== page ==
We have no children at home - well, no children except our two-year old "wanna-be grandson", Riley, who is with us on a average of three to four days a week from 5:30 in the morning till 3 PM, and his brother, Miles, who also comes then, but goes to school at 8:30 AM. So I guess we do have small children in our home.
But also, between the two of us, we have three parents who are "advanced in age" - the Bible's age-old terminology for that time of life. And as of this past weekend all three parents are living near us and depending on us for some of their care. So Robert and I are sandwiched somewhere in between the two generations we care for. People in this situation are now called the "sandwich generation".
Robert's father, now advanced to 90, just moved from the east coast (Long Island, N.Y.) to Merrill Gardens here in our own community this past weekend. My mom, 82, moved day-before-yesterday to the same facility, though she had been living just blocks from us. For both of them it is such an improvement. Words cannot express the relief we sense just knowing that they are both very well-taken care of.
Robert's mother, 85, (his father and mother were divorced over 50 years ago) who lives about half an hour away, is still living on her own. Robert visits her weekly for shopping and doctor visits and also for any other needs she may have. They speak daily at 5 PM on the phone. Robert and I are the only people available to care for his parents, but, thankfully, my sister has been a mainstay for our mother.
Our schedule has been grueling for about 2 weeks now, getting Dad Kaufman's apartment furnished, getting my mom to doctor's appointments to be evaluated for her new residence, and paperwork, paperwork, paperwork, etc. And come to think of it, when we were down to the wire last week, I also had Riley and Miles for four of those days. Whew!!! I was not only a "sandwich on the go" but at times was really "out to lunch" also as the caption on the graphic depicts.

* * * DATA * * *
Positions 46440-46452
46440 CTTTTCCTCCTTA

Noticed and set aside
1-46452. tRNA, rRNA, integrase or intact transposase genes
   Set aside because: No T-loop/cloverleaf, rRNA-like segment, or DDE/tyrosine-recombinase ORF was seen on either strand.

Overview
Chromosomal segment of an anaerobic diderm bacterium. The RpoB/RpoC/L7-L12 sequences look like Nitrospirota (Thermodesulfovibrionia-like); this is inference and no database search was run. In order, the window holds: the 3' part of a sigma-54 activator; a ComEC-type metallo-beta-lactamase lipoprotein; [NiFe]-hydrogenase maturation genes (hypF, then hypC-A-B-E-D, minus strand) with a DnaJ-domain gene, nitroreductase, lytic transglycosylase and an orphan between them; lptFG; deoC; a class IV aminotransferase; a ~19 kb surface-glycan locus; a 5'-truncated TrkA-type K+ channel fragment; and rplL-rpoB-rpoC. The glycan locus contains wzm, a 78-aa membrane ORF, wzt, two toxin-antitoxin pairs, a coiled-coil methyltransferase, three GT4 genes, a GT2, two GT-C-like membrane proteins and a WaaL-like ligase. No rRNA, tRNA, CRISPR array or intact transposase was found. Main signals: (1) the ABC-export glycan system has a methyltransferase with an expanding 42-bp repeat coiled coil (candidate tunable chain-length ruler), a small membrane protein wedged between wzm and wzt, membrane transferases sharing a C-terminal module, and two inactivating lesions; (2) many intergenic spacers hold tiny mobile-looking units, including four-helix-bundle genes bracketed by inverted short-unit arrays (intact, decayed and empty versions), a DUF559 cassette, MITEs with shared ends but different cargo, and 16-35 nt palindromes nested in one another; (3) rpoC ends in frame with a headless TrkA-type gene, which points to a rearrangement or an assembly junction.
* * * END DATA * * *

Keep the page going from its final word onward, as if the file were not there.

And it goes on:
Of course, we've come up against all the customary challenges in caring for our charges - the children and our parents. None of them know the Lord and that is the most heart-rending, urgent need for them all. So we pray.
But, as many of you know, there are daily changes with little folks as well as those advanced in years. During the move, we saw Robert's dad become so disoriented that he, in very angry tones, asked Robert where Robert was and insisted that Robert was not Robert and that he should stop playing games with him (quite alarming). Thankfully, he recovered within an hour and everything was rosy again.
Though, as a "sandwich on the go" I could easily feel like each one we care for is just wanting to take a bite out of me, as Christians, Robert and I simply want to love the ones we care for. Most importantly, we want to point them to the Savior who can rescue them from an eternity without His benevolent presence and delight them with Himself. We can only do that as we have been in His benevolent presence and are perfumed with His lovely fragrance of grace and truth.
Hopefully life will level out soon (really, does it ever?). We'd also love to hear from any of this blog's readers concerning these matters. What has your experience been and how have you manifested Christ's endearing love to those you care for? We need wisdom as we go about ministering to our parents (and also the children). We also need rest and strength and welcome any tried and true insights that would make this endeavor truly a work of grace and mercy toward our loved ones.